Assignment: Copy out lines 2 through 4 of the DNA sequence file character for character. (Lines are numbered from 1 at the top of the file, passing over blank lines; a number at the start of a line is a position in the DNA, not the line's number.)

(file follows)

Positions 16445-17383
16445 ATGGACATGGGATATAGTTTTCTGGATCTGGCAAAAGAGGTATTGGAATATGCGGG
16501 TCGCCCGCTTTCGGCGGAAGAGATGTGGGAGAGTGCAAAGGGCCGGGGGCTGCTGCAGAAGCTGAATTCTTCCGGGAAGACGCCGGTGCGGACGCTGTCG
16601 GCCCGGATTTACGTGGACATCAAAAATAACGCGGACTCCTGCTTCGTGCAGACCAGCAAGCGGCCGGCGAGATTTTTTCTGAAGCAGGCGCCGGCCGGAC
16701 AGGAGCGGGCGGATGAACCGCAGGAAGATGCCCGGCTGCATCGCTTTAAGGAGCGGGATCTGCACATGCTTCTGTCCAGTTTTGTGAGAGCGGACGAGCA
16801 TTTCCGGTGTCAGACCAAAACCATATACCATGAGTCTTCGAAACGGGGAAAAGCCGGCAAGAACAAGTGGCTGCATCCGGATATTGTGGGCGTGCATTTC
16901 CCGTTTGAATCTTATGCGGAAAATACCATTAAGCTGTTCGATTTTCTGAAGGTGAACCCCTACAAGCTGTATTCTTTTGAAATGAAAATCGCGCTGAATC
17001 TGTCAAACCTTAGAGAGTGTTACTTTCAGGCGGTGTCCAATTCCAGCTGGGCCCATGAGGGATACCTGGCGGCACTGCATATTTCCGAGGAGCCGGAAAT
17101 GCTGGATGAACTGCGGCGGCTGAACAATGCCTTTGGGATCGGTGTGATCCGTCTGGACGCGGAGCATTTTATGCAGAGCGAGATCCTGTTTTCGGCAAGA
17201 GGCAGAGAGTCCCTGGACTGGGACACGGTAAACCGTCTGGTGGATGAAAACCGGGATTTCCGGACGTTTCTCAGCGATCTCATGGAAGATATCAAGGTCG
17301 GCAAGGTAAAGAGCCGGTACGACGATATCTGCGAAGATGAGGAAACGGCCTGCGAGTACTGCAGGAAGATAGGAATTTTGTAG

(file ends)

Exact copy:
16445 ATGGACATGGGATATAGTTTTCTGGATCTGGCAAAAGAGGTATTGGAATATGCGGG
16501 TCGCCCGCTTTCGGCGGAAGAGATGTGGGAGAGTGCAAAGGGCCGGGGGCTGCTGCAGAAGCTGAATTCTTCCGGGAAGACGCCGGTGCGGACGCTGTCG
16601 GCCCGGATTTACGTGGACATCAAAAATAACGCGGACTCCTGCTTCGTGCAGACCAGCAAGCGGCCGGCGAGATTTTTTCTGAAGCAGGCGCCGGCCGGAC